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Mostly Knitting Blog

Want to find the new stuff on Knitting-and.com, or read about my latest projects and discoveries? This is the place.

New Pricing for Books and Patterns

Two printed copies of the Any Yarn, Any Size Knit Hat Book

I have exciting news for anyone who is interested in my patterns and book that I have for sale. I have introduced a new system of pricing for my e-books, which offer a lower price initially, and you can pay whatever you want above that.

A baby doll in a knitted sleeping bag, inside a drawstring bag that becomes a cradle when the top is folded over to the outside.

My crafting philosophy has always been to use whatever yarn you choose, or repurpose what you have access to. Whether your yarn be luxury hand paint, a nice budget yarn, oddments, or an unraveled jumper from the op shop. (My personal choice is to use other people’s discarded materials from the op-shop or recycle yard). Since my patterns are written to reflect this, I decided my pricing should too.

Check out my Payhip shop for the new much lower minimum prices, or pay whatever you choose to help support Knitting-and.com

Knitted beanie with a procession of llamas around the crown.
Sarah (signature)

How to Write Image Alt Text for Craft Websites

There has been a lot of interest in website accessibility in the craft community recently, so I have written this tutorial to help everyone who is having trouble figuring out what to write in the alt text for their images, and for those who want to know why alt text is important.

Alt text is important for a few reasons. Not only for screen readers, but also for website SEO (search engine optimisation), and for anyone whose internet connections are faulty or very slow.

You may be asking, what is image alt text? Basically, it’s a piece of code that sits on a web page with your image that describes what the image is. People can read it if they’re using a screen reader or the image hasn’t loaded, and search engines can read it so they know what your picture is.

I’m going to start with some information on alt text, and how to add it to your site if you’re coding it yourself, or if you’re using WordPress.

Writing Alt Text, the Basics.

What Alt Text Is and How to Write It

If you’re writing the code for your website yourself, or just want to know what makes good alt text on a general website, Moz’s article on Alt Text for images is a great place to start. If you’re not writing the code yourself you can ignore what the code looks like and concentrate on the sections about writing the descriptions, and why alt text is important.

How to Add Image Alt Text in WordPress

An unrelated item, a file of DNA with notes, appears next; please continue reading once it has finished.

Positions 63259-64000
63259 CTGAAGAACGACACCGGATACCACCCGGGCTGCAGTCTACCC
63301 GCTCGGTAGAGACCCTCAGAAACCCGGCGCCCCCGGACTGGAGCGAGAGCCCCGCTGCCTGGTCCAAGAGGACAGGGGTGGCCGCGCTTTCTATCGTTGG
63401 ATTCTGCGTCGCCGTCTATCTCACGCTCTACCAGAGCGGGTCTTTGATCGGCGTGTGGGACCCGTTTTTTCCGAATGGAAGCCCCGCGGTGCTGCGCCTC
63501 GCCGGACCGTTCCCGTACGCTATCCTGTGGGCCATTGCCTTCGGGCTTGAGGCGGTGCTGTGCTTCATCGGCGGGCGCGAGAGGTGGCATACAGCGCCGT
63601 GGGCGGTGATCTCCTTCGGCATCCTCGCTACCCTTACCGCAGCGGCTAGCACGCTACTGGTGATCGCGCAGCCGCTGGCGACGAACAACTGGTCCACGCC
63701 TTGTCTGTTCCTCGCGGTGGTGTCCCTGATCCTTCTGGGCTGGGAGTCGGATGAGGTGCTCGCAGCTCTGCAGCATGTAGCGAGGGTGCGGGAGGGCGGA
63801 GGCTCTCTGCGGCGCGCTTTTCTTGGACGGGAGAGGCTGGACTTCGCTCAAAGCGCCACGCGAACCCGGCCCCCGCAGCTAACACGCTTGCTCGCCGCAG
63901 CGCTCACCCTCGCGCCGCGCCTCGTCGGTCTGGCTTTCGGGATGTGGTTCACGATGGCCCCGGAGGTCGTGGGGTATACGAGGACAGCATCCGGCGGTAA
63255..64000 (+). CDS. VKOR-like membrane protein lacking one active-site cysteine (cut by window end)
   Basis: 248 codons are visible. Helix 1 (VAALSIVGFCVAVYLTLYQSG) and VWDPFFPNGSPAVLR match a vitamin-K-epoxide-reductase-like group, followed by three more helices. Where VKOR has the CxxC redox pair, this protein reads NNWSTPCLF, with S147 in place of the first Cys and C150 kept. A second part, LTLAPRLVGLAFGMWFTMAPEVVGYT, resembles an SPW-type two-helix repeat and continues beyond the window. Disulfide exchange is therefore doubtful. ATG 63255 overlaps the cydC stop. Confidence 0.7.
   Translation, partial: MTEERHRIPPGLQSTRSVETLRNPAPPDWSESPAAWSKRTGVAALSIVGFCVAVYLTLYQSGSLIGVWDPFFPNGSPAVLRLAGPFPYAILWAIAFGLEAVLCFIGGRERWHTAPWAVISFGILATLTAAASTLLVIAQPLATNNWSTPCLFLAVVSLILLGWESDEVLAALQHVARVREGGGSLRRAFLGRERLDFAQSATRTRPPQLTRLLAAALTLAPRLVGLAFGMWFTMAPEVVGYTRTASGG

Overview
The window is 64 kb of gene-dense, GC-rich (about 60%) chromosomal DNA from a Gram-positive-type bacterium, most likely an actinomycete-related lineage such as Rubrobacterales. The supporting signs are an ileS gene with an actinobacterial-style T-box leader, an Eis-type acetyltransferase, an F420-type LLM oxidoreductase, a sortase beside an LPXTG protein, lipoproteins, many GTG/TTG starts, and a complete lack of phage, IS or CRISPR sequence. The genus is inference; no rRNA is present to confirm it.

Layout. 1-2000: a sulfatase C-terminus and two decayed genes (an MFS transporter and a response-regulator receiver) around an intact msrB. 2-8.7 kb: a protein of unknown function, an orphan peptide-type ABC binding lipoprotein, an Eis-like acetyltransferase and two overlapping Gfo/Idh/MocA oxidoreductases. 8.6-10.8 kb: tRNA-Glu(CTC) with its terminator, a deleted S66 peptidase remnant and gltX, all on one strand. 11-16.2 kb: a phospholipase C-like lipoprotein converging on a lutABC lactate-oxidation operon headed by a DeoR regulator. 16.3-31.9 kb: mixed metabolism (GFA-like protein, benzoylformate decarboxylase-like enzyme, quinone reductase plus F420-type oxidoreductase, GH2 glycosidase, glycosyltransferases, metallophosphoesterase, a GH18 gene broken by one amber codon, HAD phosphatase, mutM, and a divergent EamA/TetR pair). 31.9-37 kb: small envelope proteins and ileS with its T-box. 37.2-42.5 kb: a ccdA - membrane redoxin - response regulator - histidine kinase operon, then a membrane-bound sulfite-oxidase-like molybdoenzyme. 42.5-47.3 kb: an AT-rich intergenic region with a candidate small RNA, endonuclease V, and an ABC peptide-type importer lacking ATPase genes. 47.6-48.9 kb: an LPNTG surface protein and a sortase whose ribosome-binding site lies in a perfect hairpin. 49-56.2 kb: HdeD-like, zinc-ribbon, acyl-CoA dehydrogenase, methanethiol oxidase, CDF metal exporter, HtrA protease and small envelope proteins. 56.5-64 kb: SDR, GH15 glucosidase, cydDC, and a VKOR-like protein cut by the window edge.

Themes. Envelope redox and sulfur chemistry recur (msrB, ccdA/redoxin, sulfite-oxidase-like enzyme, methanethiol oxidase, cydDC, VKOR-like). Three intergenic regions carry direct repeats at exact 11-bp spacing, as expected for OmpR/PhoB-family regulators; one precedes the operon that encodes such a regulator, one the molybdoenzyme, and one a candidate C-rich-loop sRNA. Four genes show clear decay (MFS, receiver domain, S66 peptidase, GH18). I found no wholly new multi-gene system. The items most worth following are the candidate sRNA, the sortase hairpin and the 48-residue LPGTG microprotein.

A lot of websites are run using WordPress because it’s easy for the owner to add new content. I am assuming that you are using the latest version of WordPress and know how to upload an image.

Image alt text is used in several areas in WordPress, not only within posts and pages, so it’s best to always use the “best practice” method I’m going to outline below, rather than the just adding it within your post/page. This will mean your image will always have alt text, and you’ll still be able to tweak it inside the post/page specifically for the context of your article (if writing on a computer).

Go to your media library and upload an image. You’ll see the upload box with a tiny thumbnail of your image underneath. Click on the link on the right that says “edit”.

Wordpress media uploader after uploading a new image.

In the top text box write the title of your image. Under your image in the box named “Alternative Text”, write your alt text.

Edit media page for a WordPress image. From top to bottom, the title, image, edit image button and text box for alt text.

When you write your post or page, you can now add the image and the alt text will already be in place.

If using a computer rather than the mobile app you can edit the alt text to fit specifically with what you’re writing if you need to. The alt text of the image within the post/page will change, but the alt text you wrote when you uploaded the image will still be there and will be used in thumbnails throughout your site. For example, if you have “Related Posts” at the bottom of your posts.

To edit the alt text when inserting it into your post/page, click on the image. On the right hand side you’ll see the alt text under the title “Image Settings”. If you edit the alt text there, it will change on the post/page only, but the original alt text will still be in place if you use the image again.

Note: If you go into the media library and add alt text to files you have already used in a post or page, the alt text will not be automatically inserted into your post/page. You will need to use a plugin to copy them over. Make sure to backup your database first.

Writing Alt Text Specifically for Craft Sites

So, now you have a good idea of what alt text is, why it’s important, and how to add it to your site. How does the way we write it differ on a craft website? It’s all about context. I’m going to use images of knitwear as examples, but this information applies to writing the alt text for any craft photo.

Example 1: A vintage knitted pullover.

To start with, let’s look at an image from a vintage knitting pattern.

Woman in a close fitting knit top with crew neck, short puffed sleeves & a row of intarsia flowers across the chest & sleeves.

If we were writing alt text for a website that was not about a knitting pattern, we would probably write something like “Smiling woman leaning against a rock on a sunny day”, or something similar. Since we’re writing the alt text for a knitting pattern, that doesn’t tell our visitors what they need to know. Our visitors want to know about the garment.

Because we want to keep the number of letters limited to about 124, we first need to ask ourselves what information the text on the page will reveal. (Here is the pattern for the marguerite pullover shown in the photo).

If we look at the pattern, we can see the size of the garment and the gauge are noted, (which will tell us the thickness of the yarn needed), so we don’t need to mention any of those things in the image alt text.

What information is missing from the page text, but we can see in the image?